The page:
A search history into the best car engines created in any given year will yield a myriad of results. Though there is some consensus (because, after all, some makes are just that good), there is also widespread disagreement. As is the case with any opinion-based assessment, it is impossible to reach a worldwide consensus among industry experts about the best engines in the world (and, given how entertaining it is to debate about the merits of different cars, who wants to, anyway?). However, there is general agreement about what qualities make for the best cars and parts (though agreement about which cars and parts best possess these qualities is yet to be reached). Read on to determine what makes a good engine. At the very least, the ability to recite these may give you a leg up the next time you find yourself in a disagreement about the merits of a particular vehicle.


The obviousness of this criterion is precisely what lands it on this list so early. Any appeal assigned to the phrase “live fast, die hard” is entirely incompatible with the functionality of motor engines. Though not the “sexiest” quality a car or engine can possess, durability ensures a return on your investment in a car engine, and it is instrumental in your quest to determine what makes a good engine. As a pricy investment to make, particularly as a replacement part for your own vehicle, an engine must be a purchase you can rely on – and the demonstrated durability of a particular engine is the first and foremost marker of its being a worthwhile purchase.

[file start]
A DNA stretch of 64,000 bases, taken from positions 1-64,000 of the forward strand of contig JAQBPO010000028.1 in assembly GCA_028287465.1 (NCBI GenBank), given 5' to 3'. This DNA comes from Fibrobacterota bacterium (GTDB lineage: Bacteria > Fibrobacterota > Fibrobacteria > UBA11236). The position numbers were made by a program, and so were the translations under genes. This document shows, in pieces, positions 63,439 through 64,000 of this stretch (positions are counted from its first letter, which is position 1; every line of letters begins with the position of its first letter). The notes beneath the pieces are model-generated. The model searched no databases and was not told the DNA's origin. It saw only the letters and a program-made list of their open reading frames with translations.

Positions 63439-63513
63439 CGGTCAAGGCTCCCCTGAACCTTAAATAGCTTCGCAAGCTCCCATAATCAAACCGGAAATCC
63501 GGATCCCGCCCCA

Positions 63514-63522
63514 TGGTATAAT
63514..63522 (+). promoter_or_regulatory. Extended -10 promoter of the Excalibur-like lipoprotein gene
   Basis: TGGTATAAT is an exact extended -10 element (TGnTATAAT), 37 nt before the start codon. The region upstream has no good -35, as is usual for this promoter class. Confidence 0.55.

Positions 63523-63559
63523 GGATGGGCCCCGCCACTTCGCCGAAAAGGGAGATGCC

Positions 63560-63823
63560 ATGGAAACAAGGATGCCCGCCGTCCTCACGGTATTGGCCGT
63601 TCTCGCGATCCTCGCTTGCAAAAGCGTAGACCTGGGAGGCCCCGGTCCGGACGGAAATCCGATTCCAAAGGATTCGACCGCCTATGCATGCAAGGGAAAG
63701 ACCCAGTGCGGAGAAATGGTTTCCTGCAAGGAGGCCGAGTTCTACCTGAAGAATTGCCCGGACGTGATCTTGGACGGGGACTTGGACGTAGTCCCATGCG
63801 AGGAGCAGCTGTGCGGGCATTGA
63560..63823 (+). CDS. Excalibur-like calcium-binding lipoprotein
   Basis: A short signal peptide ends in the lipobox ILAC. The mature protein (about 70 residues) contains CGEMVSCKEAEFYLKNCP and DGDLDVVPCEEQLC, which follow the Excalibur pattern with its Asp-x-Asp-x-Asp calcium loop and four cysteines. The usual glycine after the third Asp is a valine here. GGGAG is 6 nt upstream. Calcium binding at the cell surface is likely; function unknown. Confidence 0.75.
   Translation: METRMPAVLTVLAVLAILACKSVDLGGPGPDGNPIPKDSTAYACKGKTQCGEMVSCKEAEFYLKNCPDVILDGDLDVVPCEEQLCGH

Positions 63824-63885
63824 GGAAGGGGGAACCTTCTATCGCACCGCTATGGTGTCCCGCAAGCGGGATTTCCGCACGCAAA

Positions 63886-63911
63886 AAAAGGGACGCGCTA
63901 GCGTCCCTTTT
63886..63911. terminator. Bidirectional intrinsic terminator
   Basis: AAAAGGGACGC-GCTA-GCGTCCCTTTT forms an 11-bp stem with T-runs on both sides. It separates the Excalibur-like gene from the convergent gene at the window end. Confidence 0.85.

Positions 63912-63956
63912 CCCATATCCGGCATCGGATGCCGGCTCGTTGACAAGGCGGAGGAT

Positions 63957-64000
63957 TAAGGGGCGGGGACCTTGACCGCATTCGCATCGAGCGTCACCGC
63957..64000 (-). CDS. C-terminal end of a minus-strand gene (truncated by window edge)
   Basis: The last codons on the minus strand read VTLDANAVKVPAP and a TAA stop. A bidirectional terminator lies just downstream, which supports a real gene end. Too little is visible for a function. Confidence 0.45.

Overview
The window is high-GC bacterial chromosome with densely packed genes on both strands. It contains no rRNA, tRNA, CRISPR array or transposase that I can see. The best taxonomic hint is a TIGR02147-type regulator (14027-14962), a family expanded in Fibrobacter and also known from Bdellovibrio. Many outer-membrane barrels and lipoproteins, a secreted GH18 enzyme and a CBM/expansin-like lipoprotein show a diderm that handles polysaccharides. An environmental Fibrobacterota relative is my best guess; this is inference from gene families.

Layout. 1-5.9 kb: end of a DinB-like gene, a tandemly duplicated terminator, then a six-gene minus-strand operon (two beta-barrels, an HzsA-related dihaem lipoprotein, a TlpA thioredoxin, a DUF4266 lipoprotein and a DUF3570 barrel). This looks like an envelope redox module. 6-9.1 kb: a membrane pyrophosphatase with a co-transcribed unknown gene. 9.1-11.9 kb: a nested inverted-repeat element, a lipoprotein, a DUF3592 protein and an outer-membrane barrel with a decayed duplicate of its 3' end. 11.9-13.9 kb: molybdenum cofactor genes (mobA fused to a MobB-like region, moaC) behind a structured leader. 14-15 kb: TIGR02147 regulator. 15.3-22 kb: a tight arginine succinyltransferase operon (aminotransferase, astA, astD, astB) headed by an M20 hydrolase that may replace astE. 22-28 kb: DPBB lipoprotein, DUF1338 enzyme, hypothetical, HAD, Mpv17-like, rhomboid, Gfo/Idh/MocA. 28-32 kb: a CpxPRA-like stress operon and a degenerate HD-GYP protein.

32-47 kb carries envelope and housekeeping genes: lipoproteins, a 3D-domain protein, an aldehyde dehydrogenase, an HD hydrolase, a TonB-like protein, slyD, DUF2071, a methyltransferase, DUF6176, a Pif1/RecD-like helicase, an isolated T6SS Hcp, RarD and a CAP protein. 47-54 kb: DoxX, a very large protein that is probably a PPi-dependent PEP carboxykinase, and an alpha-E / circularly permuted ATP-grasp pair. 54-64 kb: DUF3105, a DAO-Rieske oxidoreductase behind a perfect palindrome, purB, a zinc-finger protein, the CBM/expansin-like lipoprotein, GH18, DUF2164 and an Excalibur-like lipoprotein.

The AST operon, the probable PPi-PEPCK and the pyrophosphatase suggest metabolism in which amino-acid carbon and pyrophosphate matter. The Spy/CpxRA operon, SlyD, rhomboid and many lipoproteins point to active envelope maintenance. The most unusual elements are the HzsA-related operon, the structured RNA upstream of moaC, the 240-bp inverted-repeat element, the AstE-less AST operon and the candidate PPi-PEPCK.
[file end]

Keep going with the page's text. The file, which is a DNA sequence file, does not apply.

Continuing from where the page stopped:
As this criterion demonstrates alongside durability, the qualities that make engines “cool” are far from the same as the qualities that make engines good. Though not particularly exciting, efficiency is another piece of the puzzle that must be in place in order for an engine to give you a worthwhile return on your investment. Thermodynamic efficiency, as is the term among professionals, simply describes the gas mileage of an engine. Even the most durable engines are considered inefficient if their gas mileage is abysmal.

Center of Gravity

Among the most surprising markers that determine what makes a good engine is a low center of gravity. Because your car’s engine is likely one of the heaviest, if not the heaviest, parts of your car, it will have a significant effect on the automobile’s weight distribution. The lower an engine’s center of gravity, the better it is for a car’s overall weight distribution, stability, and ease of handling. The faster a given car is intended to be, the more important a low center of gravity becomes: the lower it is, the more likely that a car’s movements can be controlled in a high-speed situation.

Good engines come and go, and debates go on about the merits of each one. Though we may never reach a consensus about which engines are, definitively, the best, there is a universal set of qualities that must be considered by all prospective buyers as they assess different options for their own motor vehicles. If ever confronted with the need to purchase a new car or replacement engine, don’t hesitate to ask your provider about the aforementioned criteria. Doing so could make all the difference in your car’s performance for years to come. To learn more about what qualities are essential to determine what makes a good engine, reach out to us.